Equipment Appraisal Blog | Understanding Machinery Appraisals

Older Equipment Values Will Generally Hold Up Over Time

Posted by Equipment Appraisal Services on Mon, Mar 20, 2023 @ 07:30 AM

Equipment Machinery Used Value Appraisal Appraiser

Image Source: Bob Adams license

Many small to mid-size businesses that utilize a lot of machinery will likely have several older pieces of equipment that still operate efficiently and effectively. As long as maintenance practices have been steady over the years, older equipment will continue to be an important component of your company’s operation, and you can avoid the need to spend a lot of money replacing them.

When you look at how these older assets depreciate and resell in the used markets, you soon realize that once they hit a certain age level, their value will begin to level off, assuming they’ve been taken care of over their lifetime.

As a general rule, many types of machinery and equipment will depreciate more during the first half of their useful life and slow down considerably over the second half. That is due to factors such as lapses in warranties, no recapture for initial up-front sales costs such as taxes, freight, rigging, and overall secondary market behavior, which, over the years, has created this pattern based on the buying and selling habits of equipment owners.

The closer machinery gets to the end of its life, the slower this annual loss in value will be. Depending on the type of equipment, once it falls within a certain age range, say 10-15 years old, you will see no material difference in what those same models sell for in the secondary market. Even 20+-year-old pieces of machinery, considered well past their normal life will resell at similar levels as long as they remain in operable condition and have had components parts replaced when necessary.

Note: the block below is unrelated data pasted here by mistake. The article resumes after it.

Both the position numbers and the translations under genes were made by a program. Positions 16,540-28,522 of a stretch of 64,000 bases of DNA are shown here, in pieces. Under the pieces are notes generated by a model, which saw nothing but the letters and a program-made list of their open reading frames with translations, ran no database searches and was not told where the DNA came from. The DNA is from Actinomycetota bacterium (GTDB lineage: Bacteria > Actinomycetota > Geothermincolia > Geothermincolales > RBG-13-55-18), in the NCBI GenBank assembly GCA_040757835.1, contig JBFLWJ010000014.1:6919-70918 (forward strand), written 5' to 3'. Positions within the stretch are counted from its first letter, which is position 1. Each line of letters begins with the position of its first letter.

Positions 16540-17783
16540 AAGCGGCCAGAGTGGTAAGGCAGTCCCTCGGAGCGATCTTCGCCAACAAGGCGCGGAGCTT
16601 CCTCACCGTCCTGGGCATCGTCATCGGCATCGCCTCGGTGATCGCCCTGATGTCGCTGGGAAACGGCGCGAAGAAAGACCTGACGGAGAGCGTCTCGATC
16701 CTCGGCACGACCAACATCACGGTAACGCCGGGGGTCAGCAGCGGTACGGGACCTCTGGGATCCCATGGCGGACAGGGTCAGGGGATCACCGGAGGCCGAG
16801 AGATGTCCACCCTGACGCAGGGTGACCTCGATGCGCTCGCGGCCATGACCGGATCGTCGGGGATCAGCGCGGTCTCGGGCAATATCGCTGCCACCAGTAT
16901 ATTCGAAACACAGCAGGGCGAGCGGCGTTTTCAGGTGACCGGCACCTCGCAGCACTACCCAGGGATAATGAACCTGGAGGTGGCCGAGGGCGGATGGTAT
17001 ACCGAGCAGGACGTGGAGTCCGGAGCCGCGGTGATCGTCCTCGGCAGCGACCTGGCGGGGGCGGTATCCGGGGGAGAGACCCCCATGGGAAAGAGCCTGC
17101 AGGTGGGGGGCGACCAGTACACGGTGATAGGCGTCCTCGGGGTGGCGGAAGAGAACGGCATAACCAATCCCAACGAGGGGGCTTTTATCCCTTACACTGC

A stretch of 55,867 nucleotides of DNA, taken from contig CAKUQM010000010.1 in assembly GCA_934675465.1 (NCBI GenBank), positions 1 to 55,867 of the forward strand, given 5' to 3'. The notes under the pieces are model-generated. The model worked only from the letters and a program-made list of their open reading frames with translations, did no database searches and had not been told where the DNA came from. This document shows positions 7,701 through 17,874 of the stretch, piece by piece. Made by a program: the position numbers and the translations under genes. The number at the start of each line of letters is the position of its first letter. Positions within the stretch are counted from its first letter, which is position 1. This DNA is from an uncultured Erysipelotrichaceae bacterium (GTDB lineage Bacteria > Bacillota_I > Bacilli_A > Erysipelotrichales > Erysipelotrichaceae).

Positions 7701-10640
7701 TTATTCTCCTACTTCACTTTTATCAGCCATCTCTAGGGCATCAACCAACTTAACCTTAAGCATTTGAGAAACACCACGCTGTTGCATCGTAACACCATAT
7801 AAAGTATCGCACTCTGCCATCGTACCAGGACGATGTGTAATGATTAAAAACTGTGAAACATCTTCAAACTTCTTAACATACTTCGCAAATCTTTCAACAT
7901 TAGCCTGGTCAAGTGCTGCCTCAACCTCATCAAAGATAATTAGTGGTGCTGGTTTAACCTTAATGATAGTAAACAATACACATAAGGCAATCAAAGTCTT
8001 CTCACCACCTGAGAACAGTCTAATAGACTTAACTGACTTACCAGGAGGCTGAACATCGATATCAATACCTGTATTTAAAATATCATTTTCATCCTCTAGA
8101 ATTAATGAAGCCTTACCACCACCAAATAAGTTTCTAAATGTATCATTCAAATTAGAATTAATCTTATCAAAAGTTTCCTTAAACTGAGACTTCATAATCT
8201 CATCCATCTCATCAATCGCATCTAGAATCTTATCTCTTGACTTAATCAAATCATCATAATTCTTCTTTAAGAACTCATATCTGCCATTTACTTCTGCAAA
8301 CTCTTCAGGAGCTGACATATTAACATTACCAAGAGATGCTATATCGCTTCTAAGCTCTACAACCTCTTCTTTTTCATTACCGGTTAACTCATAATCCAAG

This concept is also bolstered by the highly active secondary markets for used equipment with both private and public sales activity reaching billions of dollars every year. As an example, if you track this activity, you will commonly see a 15–20-year-old wheel loader sell in the same price range as a 10-12-year-old machine. Of course, there are other variables at play, such as the commonality and availability of certain model types, condition, and competition, however, the fact remains that older assets will have a much smaller value differential than newer machines.

The practices of owners and operators, as well as the buyers and sellers of used and new machinery, have helped create this pattern, and it has remained consistent over the decades. There is no denying that equipment loses much of its original new value over time. Once you better understand how it depreciates year to year, the more knowledge you will have when you are in the market to buy and sell these types of assets.

Tags: used equipment, Machinery & Equipment Appraisals, value

Professional Appraisers vs. Industry Focused Experts

Posted by Equipment Appraisal Services on Mon, Mar 06, 2023 @ 07:30 AM